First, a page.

Hack attack by Nick Davies

It is nearly time for the WORD Christchurch Autumn season. Come along and hear Nick Davies interviewed by Joanna Norris, editor of The Press and chair of the Media Freedom Committee, Tuesday 12 May, 8pm at Charles Luney Auditorium, St Margaret’s College. Get your tickets now. He is also appearing at the Auckland Writers Festival.

Cover of Hack AttackHack attack: How the Truth Caught up With Rupert Murdoch by Nick Davies is a work of investigative journalism at its best. Former News of the World editor Andy Coulson, who had subsequently worked as David Cameron’s head spin doctor, was sentenced in July 2014 to eighteen months in prison for overseeing the phone hacking of celebrities and ordinary folk who were unwittingly caught up in news events.

Hack Attack

Nick Davies had said he felt some small sympathy for Coulson, that is until he recalled the chilling lack of compassion shown by Coulson to a plea by David Blunkett, the blind Home Secretary in the then government, to respect his privacy. During his trial, Coulson had shunted home all the blame for hacking Blunkett’s voicemails to his former chief reporter, Neville Thurlbeck, but the court didn’t buy his protestations of innocence.

The temptation of newspaper-selling headlines was much stronger for Coulson than any moral reservations he may have entertained about the damage the story would wreak in the lives of David Blunkett, a senior Labour cabinet minister, and Kimberley Fortier, publisher of the Spectator, a high-profile English magazine.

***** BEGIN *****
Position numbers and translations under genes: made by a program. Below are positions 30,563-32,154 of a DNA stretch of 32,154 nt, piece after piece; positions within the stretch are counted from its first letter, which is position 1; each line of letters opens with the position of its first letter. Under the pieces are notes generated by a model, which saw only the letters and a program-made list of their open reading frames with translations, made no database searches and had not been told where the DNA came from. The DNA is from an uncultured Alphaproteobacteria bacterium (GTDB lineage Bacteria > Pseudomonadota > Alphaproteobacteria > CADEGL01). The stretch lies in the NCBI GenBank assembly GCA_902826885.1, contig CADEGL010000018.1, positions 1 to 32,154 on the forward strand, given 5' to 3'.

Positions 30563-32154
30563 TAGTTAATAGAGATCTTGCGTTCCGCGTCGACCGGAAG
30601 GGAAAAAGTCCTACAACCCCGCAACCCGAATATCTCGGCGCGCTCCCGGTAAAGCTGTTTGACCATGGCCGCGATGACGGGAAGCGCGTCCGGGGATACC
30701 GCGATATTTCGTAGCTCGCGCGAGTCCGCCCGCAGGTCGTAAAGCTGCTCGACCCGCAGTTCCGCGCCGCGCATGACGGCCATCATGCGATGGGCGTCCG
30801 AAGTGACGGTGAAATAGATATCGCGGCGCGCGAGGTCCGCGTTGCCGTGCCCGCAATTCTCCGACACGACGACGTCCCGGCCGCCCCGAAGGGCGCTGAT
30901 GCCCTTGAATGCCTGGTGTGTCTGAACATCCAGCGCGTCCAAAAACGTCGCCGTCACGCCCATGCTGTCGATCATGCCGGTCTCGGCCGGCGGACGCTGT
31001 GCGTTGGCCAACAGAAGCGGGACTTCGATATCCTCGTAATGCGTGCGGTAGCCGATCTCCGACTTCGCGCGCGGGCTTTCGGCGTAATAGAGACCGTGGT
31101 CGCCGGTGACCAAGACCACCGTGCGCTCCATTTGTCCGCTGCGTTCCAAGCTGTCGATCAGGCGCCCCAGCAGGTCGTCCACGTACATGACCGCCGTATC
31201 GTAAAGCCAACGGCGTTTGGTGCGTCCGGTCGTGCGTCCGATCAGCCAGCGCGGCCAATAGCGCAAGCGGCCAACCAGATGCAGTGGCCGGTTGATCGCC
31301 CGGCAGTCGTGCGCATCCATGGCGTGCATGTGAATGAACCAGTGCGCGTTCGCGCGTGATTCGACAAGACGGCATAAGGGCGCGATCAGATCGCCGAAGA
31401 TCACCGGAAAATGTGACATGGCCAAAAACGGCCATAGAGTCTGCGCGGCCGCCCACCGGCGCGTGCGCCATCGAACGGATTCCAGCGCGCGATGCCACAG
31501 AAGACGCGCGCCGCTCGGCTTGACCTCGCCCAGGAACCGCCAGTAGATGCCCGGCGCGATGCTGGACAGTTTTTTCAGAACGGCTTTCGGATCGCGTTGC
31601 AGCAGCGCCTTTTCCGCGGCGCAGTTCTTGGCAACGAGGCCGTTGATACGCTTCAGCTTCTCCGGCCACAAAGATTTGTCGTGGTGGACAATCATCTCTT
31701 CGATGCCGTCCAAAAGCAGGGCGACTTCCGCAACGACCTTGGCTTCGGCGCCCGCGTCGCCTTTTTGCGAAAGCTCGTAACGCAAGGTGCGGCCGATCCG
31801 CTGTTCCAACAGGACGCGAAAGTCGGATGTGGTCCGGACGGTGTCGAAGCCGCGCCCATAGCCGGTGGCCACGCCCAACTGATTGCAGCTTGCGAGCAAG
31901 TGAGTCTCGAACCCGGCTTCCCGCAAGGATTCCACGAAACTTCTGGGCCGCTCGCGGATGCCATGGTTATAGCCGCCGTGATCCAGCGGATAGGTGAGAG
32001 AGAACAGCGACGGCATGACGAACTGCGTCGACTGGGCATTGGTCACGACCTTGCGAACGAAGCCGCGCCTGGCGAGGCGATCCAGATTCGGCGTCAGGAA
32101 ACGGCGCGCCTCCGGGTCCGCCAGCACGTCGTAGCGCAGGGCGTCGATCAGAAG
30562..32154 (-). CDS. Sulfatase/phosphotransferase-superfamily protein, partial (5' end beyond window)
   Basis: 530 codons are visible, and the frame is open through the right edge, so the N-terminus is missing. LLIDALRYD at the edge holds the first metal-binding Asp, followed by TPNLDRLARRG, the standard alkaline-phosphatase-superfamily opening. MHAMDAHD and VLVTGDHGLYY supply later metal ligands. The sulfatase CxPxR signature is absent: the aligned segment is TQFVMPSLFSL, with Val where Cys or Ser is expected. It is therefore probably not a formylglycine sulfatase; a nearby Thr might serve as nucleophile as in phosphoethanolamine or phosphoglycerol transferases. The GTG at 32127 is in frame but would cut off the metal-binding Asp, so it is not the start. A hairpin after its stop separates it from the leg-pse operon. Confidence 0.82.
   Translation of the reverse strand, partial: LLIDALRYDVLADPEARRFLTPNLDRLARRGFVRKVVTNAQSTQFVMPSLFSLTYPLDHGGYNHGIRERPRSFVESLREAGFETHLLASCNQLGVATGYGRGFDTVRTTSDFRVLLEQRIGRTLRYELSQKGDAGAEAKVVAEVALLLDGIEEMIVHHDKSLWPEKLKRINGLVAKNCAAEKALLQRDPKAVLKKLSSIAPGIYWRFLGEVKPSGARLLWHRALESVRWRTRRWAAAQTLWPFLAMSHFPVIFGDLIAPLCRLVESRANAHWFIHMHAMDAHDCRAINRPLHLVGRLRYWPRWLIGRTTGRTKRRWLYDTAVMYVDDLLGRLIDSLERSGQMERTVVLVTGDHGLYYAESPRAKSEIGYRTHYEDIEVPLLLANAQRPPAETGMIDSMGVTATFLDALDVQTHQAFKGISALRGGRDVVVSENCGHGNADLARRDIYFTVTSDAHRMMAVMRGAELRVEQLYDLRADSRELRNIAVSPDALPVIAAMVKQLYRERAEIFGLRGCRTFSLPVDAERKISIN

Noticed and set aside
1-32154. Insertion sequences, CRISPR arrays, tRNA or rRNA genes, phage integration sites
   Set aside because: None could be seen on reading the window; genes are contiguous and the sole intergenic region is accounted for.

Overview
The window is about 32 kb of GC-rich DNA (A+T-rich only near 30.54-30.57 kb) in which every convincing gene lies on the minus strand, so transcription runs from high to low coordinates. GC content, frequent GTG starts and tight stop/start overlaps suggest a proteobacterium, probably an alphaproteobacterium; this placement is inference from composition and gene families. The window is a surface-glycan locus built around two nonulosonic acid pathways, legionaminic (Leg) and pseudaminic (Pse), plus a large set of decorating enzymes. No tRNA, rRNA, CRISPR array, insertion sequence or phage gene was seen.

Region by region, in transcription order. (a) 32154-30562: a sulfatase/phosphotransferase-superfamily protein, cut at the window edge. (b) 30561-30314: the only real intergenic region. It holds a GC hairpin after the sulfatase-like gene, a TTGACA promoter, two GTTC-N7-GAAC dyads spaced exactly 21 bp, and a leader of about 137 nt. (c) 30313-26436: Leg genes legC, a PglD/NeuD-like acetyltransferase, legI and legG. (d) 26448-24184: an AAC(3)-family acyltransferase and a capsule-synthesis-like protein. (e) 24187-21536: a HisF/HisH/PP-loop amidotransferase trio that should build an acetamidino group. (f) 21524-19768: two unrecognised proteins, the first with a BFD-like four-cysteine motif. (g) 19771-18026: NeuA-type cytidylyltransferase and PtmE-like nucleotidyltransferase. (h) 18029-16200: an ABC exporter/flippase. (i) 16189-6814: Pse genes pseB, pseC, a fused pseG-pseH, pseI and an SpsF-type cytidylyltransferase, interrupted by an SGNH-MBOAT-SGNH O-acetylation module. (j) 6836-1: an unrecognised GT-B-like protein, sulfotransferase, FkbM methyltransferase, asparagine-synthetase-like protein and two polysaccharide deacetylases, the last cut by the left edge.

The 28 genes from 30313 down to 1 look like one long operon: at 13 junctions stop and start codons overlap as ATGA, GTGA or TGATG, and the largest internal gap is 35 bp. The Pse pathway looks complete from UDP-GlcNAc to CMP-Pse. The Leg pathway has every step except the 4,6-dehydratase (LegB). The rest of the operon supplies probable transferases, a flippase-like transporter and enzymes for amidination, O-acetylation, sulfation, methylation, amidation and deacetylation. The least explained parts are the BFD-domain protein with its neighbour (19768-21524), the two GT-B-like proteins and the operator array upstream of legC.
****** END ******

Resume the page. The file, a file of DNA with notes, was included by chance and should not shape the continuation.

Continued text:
Davies writes in Hack Attack, his book about the UK phone-hacking scandal

I remember all the others who suffered the same fate, left behind like roadkill as Coulson roared off into his gilded future.

In the headlong rush to fulfil the dictates of the ruthless, Aussie media baron, Rupert Murdoch, Andy Coulson and his boss, Rebekah Brooks, displayed a heartlessness that almost beggared belief.

In their prurient tabloids, the News of the World and the Sun, Brooks, Coulson and the reporters who worked for them hypocritically exposed the affairs of people in the public eye while carrying on in like fashion in their own private lives.

In fact, Hack Attack reveals a degree of amorality and immorality that goes far beyond anything the newspapers’ victims could be accused of. Davies reveals that the senior figures at News of the World like Coulson, news-desk editor, Greg Miskiw, and chief reporter, Neville Thurlbeck, carried on their rampant espionage and dirty dealing unchecked and undiscovered for decades.

Hack Attack is an important book for any readers interested in the landscape of the 21st century global media. Despite the fact that the modern thriller looms large on our bookshelves and television sets; Hack Attack proves yet again that old adage: truth is stranger than fiction. Police corruption and cover-ups, dirty politics, and the relentless global steamroller that rolled over hundreds of lives to satisfy Rupert Murdoch’s ruthless acquisition of power – you wouldn’t read about it. Or would you?

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